The original pizza, hailing from Italy, is traditionally made in a wood-burning oven. With a simple, thin, crunchy crust and minimal toppings, this pizza serves as the building block for all other American variations.
New York Style
The most popular choice across the U.S. Similar to Neapolitan, but with crust thick enough to fold a single slice in half lengthwise.
Common references include three sub-variations: Deep Dish, Stuffed and Pan. Although each variation has its own quirks, all three generally have thick outer edges and are baked like a pie, with a hearty portion of “toppings” underneath an additional layer of crust, cheese or sauce.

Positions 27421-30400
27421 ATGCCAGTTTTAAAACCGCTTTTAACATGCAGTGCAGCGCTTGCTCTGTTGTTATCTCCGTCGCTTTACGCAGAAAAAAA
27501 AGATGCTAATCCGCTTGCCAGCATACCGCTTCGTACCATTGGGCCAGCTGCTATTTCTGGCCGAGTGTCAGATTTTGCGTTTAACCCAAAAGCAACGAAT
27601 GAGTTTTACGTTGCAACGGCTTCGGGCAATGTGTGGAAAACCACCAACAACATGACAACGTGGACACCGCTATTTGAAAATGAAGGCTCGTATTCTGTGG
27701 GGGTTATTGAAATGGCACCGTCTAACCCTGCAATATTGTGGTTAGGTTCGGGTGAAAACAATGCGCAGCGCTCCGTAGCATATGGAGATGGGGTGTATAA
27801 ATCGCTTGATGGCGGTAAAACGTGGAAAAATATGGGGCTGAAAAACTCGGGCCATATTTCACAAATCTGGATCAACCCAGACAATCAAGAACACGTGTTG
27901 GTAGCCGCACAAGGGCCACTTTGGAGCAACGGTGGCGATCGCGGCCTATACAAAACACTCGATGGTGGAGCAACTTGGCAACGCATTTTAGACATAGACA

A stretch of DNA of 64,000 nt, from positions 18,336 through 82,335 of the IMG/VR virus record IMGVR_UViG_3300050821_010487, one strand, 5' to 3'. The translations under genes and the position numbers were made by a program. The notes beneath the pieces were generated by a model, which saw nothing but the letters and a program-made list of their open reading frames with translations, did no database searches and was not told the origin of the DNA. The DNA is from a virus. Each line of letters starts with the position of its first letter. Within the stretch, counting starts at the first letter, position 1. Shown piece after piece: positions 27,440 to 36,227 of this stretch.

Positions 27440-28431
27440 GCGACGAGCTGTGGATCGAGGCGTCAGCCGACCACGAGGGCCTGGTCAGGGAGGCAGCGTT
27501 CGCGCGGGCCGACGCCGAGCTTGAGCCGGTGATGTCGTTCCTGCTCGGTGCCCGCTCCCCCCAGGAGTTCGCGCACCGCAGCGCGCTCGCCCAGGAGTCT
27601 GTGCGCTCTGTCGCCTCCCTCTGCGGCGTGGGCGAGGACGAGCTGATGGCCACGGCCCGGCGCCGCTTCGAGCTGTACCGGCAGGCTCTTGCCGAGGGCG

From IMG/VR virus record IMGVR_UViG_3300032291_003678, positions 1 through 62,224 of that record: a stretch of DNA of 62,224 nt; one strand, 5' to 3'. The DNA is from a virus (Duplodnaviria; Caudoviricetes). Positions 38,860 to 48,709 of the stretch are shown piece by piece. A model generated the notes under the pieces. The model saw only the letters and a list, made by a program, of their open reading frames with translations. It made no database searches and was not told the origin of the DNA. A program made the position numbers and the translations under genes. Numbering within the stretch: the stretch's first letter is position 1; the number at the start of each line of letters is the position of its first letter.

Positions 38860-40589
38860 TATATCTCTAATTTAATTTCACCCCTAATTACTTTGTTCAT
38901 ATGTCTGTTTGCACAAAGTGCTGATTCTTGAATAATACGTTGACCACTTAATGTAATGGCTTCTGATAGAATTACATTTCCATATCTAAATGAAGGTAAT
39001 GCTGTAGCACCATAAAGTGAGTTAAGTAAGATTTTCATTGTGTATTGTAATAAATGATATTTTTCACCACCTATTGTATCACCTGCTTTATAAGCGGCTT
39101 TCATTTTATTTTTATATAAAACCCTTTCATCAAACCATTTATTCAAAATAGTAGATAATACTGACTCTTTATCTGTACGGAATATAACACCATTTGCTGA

With a crust similar to Neapolitan, the signature here comes in the form of toppings, which are creative and unique, generally steering away from traditional Italian flavors.
St. Louis Style
Super thin, cracker-like crust that’s unleavened and topped with a three-cheese blend in place of mozzarella.
Square cut, thick crust with a spongy texture. Typically lean with toppings, though the thick crust welcomes variation. The traditional version, also known as Sfincione, is covered in breadcrumbs.
Found in Italian Bakeries (no surprise), this variety has become its own legitimate subgroup. Baked in large sheet pans and cut into rectangular pieces, this variety is similar to Sicilian pizzas but with a simpler, less spongy crust.
Similar to Sicilian in its square format and spongy, focaccia-like dough. But this version often is cheeseless and served at room temperature.